microchip

Why Microchip Your Pet?

black cat reclining

“SLINKY”: SAVED BY A MICROCHIP!

Slinky went missing during a move last summer and was reunited six months later, just prior to Christmas! A woman had been feeding him outdoors about a mile from where we went missing. Not wanting to leave him outside all winter she finally got him inside, but he wasn’t having any of it. He was miserable being kept indoors and he was making her miserable. She was so exasperated that the took Slinky  to a vet to be put down. Thank goodness the vet suggested checking for a microchip …..BINGO!

In any case the vet would have had Slinky put up for adoption if no chip was found. But not all vets are as compassionate. Under other circumstances, Slinky might not have been so lucky. Some vets are victimized by their compassion. We know of one who has a large farm in northern Ohio that has turned into a sanctuary for unwanted pets she was asked to put down. Currently she is feeding and caring for almost one hundred cats and dogs!

Slinky’s story is only one of many many we have heard – reunions that have taken place after months and even years, improbable reunions that would never have happened if the pet were not chipped.

OBJECT LESSON:
Microchips work! Have your pet chipped!
Microchips are not expensive and they are not painful to insert.

 

Sam The Cat Recovered After Six Years!

cat face

Sam

This report was submitted by Sam’s Mom, Amy.
He recognized her after six years of being lost!

I found Sam as a feral kitten. He was the only kitten left in a litter that had been killed by a neighborhood dog. When I finally caught him he was a nasty little ball of hissing fluff, but he was safe. Eventually he came around and became a little more trusting of humans. I moved 3 hours away from my hometown where I lived with my significant other at the time out in the country and Sam was happy. He loved it there because he could be indoors but still go outdoors when he wanted. He had never really been able to adjust to being a strictly indoor cat.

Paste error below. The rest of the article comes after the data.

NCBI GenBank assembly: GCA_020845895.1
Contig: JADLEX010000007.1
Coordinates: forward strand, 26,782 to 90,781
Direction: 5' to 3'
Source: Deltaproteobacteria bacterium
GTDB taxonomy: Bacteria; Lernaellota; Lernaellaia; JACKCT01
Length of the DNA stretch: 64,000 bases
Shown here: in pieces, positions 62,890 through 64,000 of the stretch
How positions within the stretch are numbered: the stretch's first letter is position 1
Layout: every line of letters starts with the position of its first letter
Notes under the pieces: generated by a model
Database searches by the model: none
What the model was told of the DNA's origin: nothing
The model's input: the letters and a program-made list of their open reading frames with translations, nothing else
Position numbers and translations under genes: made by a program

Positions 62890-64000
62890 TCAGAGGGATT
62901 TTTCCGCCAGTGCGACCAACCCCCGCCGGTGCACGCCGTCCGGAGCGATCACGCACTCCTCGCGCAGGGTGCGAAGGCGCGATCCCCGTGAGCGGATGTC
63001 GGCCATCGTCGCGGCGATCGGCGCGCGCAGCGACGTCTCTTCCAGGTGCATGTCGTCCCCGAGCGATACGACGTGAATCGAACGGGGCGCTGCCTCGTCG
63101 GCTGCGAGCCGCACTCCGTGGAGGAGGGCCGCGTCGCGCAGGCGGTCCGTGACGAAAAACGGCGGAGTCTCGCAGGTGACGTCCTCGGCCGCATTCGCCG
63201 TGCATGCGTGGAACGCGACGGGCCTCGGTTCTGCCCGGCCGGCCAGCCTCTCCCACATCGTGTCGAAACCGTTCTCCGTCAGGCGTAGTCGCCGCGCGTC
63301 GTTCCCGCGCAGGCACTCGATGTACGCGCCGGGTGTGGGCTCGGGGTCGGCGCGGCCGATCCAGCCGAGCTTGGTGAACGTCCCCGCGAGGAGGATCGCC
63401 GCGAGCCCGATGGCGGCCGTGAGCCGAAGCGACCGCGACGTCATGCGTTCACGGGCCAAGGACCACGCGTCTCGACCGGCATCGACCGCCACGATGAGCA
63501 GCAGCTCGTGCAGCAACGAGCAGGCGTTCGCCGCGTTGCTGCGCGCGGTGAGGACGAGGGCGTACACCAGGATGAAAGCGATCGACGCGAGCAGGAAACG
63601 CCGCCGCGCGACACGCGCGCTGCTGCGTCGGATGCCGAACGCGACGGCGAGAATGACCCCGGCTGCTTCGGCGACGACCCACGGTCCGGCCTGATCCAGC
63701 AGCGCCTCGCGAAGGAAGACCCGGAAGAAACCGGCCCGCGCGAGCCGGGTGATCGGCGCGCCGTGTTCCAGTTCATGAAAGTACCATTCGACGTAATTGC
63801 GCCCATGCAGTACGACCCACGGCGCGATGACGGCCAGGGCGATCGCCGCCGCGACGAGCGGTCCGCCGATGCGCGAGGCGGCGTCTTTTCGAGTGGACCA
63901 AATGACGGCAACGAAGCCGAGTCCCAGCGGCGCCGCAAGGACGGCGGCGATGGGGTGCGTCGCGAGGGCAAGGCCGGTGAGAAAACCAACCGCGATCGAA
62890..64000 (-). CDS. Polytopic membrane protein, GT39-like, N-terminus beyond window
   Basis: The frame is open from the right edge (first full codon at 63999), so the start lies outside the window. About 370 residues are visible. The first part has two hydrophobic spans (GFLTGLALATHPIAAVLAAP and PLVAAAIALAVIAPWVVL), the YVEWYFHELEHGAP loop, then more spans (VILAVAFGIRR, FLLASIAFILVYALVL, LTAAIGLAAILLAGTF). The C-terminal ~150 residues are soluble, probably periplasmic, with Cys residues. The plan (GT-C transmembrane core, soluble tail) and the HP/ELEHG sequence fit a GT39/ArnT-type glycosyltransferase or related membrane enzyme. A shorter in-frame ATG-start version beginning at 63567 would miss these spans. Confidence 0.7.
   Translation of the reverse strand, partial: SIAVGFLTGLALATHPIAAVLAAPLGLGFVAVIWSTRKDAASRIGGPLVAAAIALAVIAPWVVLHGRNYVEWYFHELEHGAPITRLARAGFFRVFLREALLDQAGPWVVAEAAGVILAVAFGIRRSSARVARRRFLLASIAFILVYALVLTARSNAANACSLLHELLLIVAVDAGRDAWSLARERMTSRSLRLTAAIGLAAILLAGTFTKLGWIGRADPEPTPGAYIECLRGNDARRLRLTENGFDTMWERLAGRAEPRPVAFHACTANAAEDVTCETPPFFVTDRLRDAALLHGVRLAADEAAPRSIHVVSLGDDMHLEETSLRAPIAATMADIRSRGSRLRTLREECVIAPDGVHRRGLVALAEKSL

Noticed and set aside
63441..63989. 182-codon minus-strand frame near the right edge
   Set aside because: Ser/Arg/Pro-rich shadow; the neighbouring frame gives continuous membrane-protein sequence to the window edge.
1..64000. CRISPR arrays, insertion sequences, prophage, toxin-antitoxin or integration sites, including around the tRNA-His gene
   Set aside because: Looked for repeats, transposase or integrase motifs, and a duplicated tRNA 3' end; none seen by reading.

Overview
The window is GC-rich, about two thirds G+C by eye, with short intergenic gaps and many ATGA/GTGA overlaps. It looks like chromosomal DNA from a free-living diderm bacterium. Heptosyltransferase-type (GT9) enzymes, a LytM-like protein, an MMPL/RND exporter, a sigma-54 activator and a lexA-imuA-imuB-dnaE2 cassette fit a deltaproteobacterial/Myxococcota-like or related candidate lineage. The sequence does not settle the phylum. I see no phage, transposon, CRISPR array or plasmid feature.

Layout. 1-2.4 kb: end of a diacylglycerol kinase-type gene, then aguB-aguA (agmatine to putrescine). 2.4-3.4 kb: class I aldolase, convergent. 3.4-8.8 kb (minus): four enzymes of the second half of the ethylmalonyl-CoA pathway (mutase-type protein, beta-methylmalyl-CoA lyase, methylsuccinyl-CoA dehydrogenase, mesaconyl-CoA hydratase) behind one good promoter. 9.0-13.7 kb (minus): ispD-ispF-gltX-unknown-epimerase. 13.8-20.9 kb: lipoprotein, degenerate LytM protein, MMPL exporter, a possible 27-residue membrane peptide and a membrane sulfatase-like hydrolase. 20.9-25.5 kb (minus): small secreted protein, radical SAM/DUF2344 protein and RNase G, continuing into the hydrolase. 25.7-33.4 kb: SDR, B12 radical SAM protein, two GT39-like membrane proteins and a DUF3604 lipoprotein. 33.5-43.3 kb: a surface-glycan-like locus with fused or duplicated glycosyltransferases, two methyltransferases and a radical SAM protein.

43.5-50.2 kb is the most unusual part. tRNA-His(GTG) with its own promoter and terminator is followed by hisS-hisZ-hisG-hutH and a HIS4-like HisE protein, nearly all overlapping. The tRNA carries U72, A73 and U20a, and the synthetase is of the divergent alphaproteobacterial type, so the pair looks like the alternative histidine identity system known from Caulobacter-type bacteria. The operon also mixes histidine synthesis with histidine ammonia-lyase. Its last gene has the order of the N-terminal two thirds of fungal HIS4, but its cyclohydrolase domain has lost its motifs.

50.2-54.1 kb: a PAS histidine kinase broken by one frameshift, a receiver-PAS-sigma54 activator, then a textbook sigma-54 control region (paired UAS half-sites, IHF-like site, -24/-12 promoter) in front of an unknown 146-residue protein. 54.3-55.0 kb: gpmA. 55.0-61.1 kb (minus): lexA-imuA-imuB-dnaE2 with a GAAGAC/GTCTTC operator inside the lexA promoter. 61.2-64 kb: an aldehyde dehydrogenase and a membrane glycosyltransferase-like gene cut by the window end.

I worked at the local animal shelter and I got all of my pets microchipped while I worked there. I learned that it was such a wonderful way to protect my pets that I loved so very much. When my relationship ended I needed to move back to my hometown but I knew that Sam would be miserable there. I would be living in town, where it wouldn’t be safe for him to be outside. It was a heartbreaking decision but at the time, what I felt would be the best option for his happiness. I know now that I was pretty naive to think that. In almost every instance, no one else is going to love your pet as much as you do…. I kept his microchip info in my name and updated it to my new info.

I found out that shortly after moving that my ex, for whatever reason, had to move and he just left Sam there. I made several trips back and forth, putting up signs around town and at the shelter where I used to work. I contacted the animal control officers and had them set out live traps as well as ride thru from time to time when they could. 6 years passed and every timeSam the cat I moved or got a new phone number, I updated his microchip info. Then one day, out of the blue, I got a call from that old shelter saying they had a cat named Sam there whose microchip was registered to me. He had been turned in by an elderly lady as her cat. She wanted him put down because he bit her! They said he acted quite feral and he was very sick. Luckily, instead of just taking her at her word, they managed to scan Sam for a chip.